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A daily guide to the most influential analysis from the Council on Foreign Relations, publisher of Foreign Affairs.

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Us and Them

The Enduring Power of Ethnic Nationalism

From Foreign Affairs, March/April 2008

Summary:  Americans generally belittle the role of ethnic nationalism in politics. But in fact, it corresponds to some enduring propensities of the human spirit, it is galvanized by modernization, and in one form or another, it will drive global politics for generations to come. Once ethnic nationalism has captured the imagination of groups in a multiethnic society, ethnic disaggregation or partition is often the least bad answer.

JERRY Z. MULLER is Professor of History at the Catholic University of America. His most recent book is The Mind and the Market: Capitalism in Modern European Thought.


Out of the breakup of the Hapsburg and Romanov empires emerged a multitude of new countries. Many conceived of themselves as ethnonational polities, in which the state existed to protect and promote the dominant ethnic group. Yet of central and eastern Europe's roughly 60 million people, 25 million continued to be part of ethnic minorities in the countries in which they lived. In most cases, the ethnic majority did not believe in trying to help minorities assimilate, nor were the minorities always eager to do so themselves. Nationalist governments openly discriminated in favor of the dominant community. Government activities were conducted solely in the language of the majority, and the civil service was reserved for those who spoke it.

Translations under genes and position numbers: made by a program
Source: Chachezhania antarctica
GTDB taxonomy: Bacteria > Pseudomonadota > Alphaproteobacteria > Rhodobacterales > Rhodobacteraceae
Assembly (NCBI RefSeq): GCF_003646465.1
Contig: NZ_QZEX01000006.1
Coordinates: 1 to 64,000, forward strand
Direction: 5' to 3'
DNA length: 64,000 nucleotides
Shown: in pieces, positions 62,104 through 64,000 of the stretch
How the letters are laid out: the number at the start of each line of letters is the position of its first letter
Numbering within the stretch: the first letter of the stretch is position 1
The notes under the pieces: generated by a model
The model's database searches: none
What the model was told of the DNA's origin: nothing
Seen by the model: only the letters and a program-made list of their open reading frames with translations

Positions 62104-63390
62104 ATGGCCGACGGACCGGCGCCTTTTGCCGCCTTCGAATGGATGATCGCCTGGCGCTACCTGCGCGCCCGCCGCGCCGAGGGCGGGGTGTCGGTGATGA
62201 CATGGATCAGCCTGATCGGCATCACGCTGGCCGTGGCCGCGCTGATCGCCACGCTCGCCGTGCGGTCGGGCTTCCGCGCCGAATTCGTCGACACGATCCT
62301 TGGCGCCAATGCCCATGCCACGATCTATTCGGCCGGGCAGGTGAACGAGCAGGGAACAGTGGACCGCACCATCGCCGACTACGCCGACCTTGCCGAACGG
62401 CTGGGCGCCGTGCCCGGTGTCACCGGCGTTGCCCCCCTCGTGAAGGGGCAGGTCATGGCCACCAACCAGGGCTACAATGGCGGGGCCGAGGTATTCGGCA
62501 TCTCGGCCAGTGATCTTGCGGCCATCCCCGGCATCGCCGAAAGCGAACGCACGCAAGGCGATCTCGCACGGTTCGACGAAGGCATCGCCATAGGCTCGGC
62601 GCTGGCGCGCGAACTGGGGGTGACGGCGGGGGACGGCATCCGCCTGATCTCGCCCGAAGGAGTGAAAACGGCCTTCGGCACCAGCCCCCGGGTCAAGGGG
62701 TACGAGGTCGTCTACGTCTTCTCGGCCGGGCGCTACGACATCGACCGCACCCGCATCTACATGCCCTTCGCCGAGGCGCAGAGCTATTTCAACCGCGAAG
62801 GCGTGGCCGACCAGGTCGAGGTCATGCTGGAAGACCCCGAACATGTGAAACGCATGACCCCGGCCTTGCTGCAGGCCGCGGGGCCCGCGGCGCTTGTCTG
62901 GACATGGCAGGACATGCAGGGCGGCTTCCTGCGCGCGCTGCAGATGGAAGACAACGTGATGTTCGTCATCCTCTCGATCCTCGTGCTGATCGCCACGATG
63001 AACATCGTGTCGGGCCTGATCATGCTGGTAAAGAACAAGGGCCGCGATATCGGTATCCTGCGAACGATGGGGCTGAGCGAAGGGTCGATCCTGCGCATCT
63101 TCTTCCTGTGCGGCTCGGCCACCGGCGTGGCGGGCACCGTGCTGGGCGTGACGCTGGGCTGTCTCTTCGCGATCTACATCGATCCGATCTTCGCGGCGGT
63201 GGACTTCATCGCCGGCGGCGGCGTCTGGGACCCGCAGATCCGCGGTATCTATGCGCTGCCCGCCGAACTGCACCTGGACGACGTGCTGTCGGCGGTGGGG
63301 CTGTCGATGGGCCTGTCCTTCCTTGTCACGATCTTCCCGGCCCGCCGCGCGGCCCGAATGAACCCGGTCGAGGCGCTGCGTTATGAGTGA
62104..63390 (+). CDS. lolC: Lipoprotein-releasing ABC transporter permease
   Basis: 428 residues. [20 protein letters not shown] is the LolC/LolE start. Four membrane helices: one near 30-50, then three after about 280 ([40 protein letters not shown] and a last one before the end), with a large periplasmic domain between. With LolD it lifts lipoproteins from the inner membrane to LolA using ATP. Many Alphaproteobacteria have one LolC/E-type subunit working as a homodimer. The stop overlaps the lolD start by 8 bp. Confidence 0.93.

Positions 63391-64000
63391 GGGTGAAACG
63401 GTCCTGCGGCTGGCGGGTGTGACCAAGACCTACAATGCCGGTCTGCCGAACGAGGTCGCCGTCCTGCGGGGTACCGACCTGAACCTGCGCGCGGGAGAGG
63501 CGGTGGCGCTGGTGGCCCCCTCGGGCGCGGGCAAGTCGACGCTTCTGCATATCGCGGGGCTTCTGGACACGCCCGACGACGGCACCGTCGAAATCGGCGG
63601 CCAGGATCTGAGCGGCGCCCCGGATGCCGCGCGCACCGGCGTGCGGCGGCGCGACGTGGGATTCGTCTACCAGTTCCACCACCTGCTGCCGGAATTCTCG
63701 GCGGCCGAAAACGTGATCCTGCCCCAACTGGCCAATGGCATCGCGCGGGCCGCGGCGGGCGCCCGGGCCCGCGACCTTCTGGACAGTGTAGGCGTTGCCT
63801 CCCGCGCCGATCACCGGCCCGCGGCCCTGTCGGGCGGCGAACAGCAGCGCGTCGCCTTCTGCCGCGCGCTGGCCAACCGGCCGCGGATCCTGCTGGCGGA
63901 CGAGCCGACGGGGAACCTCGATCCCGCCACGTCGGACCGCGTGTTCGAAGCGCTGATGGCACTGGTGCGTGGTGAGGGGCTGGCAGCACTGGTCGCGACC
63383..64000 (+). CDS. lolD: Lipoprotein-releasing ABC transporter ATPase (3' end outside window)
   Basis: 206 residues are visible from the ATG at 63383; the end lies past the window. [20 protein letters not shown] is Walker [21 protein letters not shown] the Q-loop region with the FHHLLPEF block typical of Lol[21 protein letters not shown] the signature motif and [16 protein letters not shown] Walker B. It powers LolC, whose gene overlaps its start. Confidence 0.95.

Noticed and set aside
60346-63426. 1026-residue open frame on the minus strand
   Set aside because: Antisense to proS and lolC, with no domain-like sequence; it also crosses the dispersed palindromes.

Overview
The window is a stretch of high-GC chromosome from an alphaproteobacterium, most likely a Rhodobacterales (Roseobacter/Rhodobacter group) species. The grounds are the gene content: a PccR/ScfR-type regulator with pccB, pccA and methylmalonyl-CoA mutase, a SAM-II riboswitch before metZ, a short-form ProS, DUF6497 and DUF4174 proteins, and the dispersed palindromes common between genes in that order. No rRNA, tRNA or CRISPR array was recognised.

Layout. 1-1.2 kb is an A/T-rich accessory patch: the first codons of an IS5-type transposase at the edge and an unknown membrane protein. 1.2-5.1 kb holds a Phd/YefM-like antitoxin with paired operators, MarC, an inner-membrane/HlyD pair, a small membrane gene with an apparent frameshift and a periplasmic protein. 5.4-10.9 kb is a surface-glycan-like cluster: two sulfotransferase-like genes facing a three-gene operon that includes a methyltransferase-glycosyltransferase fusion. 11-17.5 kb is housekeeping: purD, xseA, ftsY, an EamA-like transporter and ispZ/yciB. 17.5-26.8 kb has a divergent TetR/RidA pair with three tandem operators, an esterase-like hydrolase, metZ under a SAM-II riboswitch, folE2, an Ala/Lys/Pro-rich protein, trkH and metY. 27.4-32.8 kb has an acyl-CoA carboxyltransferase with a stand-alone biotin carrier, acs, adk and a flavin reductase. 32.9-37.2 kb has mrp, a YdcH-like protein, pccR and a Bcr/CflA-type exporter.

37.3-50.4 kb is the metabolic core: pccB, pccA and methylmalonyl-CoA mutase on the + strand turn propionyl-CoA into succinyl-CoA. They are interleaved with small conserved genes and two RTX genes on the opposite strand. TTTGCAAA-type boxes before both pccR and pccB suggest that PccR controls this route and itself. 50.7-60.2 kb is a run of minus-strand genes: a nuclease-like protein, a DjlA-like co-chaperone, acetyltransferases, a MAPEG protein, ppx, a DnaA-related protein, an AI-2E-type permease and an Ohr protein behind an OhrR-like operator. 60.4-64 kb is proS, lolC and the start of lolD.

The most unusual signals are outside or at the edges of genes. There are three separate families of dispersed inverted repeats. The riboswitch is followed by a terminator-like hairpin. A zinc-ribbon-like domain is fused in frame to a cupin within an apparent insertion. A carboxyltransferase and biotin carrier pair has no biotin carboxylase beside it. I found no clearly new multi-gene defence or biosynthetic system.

In much of central and eastern Europe, Jews had long played an important role in trade and commerce. When they were given civil rights in the late nineteenth century, they tended to excel in professions requiring higher education, such as medicine and law, and soon Jews or people of Jewish descent made up almost half the doctors and lawyers in cities such as Budapest, Vienna, and Warsaw. By the 1930s, many governments adopted policies to try to check and reverse these advances, denying Jews credit and limiting their access to higher education. In other words, the National Socialists who came to power in Germany in 1933 and based their movement around a "Germanness" they defined in contrast to "Jewishness" were an extreme version of a more common ethnonationalist trend.

The politics of ethnonationalism took an even deadlier turn during World War II. The Nazi regime tried to reorder the ethnic map of the continent by force. Its most radical act was an attempt to rid Europe of Jews by killing them all -- an attempt that largely succeeded. The Nazis also used ethnic German minorities in Czechoslovakia, Poland, and elsewhere to enforce Nazi domination, and many of the regimes allied with Germany engaged in their own campaigns against internal ethnic enemies. The Romanian regime, for example, murdered hundreds of thousands of Jews on its own, without orders from Germany, and the government of Croatia murdered not only its Jews but hundreds of thousands of Serbs and Romany as well.